66% parents worry they’re not playing enough with children – experts disagree

Our MFM survey with Fisher-Price reveals mums and dads are unnecessarily anxious – and we should just let our babies and children play

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Our big Play survey has revealed that too many of you (66%) are worrying about how much time you’re spending playing with your child. According to child development experts, you shouldn’t be worrying.

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What our experts want to see is you encouraging your children to play independently. Children learn so much from this ‘free’ play and research shows that children who play in their own way, deciding how they want to play, actually do better academically and emotionally later in life.

So we’re saying, let your child do more Child Led Play!

What you told us

More than 1100 parents of 0-3 year olds (thank you!) took part in our Play survey, which we ran in association with Fisher-Price.

Some of the key things we learnt:

  • You’re playing directly with your child on average 2.3 hours each day
  • Children are playing independently for about 1.9 hours each day
  • Nearly three quarters (73%) feel pressure to ensure your child develops at a certain pace
  • Nearly half (49%) feel this pressure comes from other parents
  • 45% feel this pressure comes from yourselves

So are you playing enough with your children?

The simple answer is yes. Playing for 2 hours with your child is a very healthy amount, according to Dr David Whitebread, Senior Lecturer in Psychology & Education, developmental cognitive psychologist and early-years specialist at the University of Cambridge.

But David believes that 1.9 hours of independent play is not enough. And that’s because child-led play is so valuable too. It’s all about getting a good balance.

“The really big concern over the last decade is the relative loss of opportunities for children to engage in child-led play,” explains David. “Children’s lives are much more structured than they have ever been – and there is quite a lot of evidence to suggest this can be detrimental. Parents can certainly be given guidelines about productive ways of playing with their children, but it’s important that play is not structured all the time.”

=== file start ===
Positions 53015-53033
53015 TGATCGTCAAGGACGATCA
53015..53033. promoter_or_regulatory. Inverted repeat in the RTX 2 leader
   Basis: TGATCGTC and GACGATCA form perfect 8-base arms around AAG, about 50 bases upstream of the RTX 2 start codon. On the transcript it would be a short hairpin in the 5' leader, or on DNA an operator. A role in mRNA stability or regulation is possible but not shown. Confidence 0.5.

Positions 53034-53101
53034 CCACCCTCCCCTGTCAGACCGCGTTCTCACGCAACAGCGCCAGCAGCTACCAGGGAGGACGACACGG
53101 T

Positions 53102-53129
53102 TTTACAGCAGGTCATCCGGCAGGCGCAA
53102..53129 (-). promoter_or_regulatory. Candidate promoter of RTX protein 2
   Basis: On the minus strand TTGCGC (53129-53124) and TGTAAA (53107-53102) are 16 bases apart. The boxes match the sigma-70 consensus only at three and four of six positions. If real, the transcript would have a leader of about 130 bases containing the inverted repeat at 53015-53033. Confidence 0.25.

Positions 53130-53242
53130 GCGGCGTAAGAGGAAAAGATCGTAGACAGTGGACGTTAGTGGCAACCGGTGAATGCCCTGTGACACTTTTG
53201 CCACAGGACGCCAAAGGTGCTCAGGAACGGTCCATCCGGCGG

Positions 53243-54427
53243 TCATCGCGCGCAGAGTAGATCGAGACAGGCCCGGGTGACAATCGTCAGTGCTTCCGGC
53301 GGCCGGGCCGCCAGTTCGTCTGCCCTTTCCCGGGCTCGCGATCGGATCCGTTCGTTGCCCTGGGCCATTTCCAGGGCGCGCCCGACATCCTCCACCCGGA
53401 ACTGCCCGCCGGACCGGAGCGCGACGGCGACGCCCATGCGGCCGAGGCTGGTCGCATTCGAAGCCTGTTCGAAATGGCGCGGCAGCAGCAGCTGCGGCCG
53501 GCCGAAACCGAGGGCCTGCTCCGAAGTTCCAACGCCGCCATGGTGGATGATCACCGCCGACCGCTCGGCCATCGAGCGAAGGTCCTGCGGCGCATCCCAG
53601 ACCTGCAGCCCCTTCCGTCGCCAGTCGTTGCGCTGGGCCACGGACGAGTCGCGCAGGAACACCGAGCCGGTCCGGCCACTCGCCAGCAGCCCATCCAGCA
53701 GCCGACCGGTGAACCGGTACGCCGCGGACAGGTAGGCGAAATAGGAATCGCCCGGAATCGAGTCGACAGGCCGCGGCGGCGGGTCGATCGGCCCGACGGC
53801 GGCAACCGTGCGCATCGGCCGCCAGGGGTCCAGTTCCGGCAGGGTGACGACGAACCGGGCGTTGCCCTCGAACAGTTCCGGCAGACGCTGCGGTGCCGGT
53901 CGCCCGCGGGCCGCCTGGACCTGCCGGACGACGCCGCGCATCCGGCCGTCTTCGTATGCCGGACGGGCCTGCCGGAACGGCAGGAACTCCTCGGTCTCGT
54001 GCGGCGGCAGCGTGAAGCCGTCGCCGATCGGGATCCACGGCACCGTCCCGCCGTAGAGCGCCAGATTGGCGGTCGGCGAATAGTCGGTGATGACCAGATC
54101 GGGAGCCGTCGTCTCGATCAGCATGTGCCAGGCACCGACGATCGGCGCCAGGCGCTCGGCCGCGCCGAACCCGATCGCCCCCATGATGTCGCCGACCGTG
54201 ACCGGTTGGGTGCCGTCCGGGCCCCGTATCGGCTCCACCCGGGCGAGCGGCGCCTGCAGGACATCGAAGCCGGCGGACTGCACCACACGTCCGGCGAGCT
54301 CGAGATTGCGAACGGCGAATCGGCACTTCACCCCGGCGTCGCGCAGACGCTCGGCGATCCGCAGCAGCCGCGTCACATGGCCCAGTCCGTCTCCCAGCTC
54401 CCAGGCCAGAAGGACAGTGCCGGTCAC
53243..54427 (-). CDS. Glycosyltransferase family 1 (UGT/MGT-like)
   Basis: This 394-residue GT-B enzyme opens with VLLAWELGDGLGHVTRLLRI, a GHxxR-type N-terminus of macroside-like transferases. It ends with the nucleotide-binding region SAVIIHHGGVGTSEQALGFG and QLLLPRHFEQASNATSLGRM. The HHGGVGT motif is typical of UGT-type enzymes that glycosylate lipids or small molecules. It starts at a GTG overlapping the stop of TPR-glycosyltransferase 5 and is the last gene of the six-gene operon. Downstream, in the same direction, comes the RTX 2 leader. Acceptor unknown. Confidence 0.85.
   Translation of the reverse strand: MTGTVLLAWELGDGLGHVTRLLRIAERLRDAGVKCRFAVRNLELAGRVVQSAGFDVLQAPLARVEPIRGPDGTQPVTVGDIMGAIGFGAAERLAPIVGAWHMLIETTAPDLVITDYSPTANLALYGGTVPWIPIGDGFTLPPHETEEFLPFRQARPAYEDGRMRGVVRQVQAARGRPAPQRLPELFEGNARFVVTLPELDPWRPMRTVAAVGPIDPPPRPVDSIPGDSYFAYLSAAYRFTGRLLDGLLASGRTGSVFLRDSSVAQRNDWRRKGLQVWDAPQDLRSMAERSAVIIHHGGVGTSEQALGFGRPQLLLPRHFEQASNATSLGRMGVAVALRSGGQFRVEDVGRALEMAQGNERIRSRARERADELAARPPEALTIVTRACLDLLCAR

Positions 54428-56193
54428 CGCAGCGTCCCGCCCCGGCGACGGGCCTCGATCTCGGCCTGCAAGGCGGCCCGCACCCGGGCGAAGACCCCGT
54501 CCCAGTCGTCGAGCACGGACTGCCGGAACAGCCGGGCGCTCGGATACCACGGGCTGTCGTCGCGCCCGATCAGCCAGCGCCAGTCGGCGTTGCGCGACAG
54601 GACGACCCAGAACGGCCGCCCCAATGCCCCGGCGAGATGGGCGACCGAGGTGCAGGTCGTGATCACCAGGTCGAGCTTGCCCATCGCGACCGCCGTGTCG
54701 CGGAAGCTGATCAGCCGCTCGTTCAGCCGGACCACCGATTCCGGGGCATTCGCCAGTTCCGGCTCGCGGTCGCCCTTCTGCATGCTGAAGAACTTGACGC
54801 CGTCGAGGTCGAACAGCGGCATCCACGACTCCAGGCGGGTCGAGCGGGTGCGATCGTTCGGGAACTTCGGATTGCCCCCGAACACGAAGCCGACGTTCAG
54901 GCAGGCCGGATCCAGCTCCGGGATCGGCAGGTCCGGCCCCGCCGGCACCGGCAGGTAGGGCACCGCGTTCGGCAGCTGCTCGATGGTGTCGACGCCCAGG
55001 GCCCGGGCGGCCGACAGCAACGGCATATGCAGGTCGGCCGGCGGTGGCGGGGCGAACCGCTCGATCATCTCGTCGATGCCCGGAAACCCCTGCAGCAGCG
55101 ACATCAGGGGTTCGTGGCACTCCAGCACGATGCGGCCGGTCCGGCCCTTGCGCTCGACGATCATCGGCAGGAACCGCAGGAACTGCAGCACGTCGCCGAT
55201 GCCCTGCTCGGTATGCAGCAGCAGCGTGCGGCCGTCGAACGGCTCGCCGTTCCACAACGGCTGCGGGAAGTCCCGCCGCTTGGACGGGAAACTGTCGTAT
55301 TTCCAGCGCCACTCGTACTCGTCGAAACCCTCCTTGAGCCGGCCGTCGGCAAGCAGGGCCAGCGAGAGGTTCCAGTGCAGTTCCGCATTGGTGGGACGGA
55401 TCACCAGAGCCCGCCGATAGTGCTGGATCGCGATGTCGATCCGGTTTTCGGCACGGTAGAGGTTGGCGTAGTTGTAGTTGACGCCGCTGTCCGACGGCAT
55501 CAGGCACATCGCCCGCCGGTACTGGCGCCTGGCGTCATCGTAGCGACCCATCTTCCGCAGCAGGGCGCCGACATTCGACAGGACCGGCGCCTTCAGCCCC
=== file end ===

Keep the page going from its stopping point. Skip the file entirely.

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So what is child-led play?

It’s about letting your babies, toddlers and children play – and learn – naturally. It doesn’t mean ignoring your child, but it is about giving them a safe, fun environment in which they can play, discover and explore by themselves.

“There is really rigorous evidence that gives a very clear picture that if you want a happy, healthy child who fulfils their potential then don’t deny them the opportunity to play unsupervised and learn naturally,” says David.

“Give children time to play on their own, but provide them with a rich and varied life experience.”

Follow the leader

So, take a step back. And if you do want to get involved or if you child asks you to join in, try to do so without taking over. This is the time when your child can be the boss!

“Often, when adults intervene, the quality of play – and even the play itself – is lost,” says Professor Emerita Janet Moyles from the Association for the Professional Development of Early Years Educators. “Playing alongside children, listening to their comments, allowing oneself to be drawn in at the child’s level, ensures the play continues. 

We need to take the pressure off – ourselves

Not only does our survey show that the vast majority of parents feel pressure for their child to reach developmental milestones at a certain pace. But 80% admit to feeling the need to fill their child’s time with new activities to ensure they’re always entertained.

That’s a lot of pressure.

“Being a parent of young children has never been an easy task, but I really think people are being bamboozled from every side,” says David. “The pressure on young children to perform is extraordinary, and a lot of it is likely to be very unproductive. Parents are under such pressure, even before their children are starting school.

“The obvious thought for parents is that ‘if I want to do the best for my child I need to teach them a lot before they start school’. But once you get into that cycle of worry and pressure from other parents it can be very counterproductive.”

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That’s why we want you to Take 10

Let’s face it, it’s a really tough balance to achieve. You want to give your child the best start in life with every opportunity for learning and development – but you also want your child to be a child and play freely and naturally.

Here at MadeForMums we want you to give yourself a bit of a break. Yes, enjoy playing with your child but also celebrate the times that your child becomes utterly absorbed in their own world of play – leaving you to Take 10 minutes to sit down, have a cuppa and just enjoy the moment! 

Find out more about our Take 10 campaign in association with Fisher-Price – for a chance to win £100 worth of Fisher-Price toys

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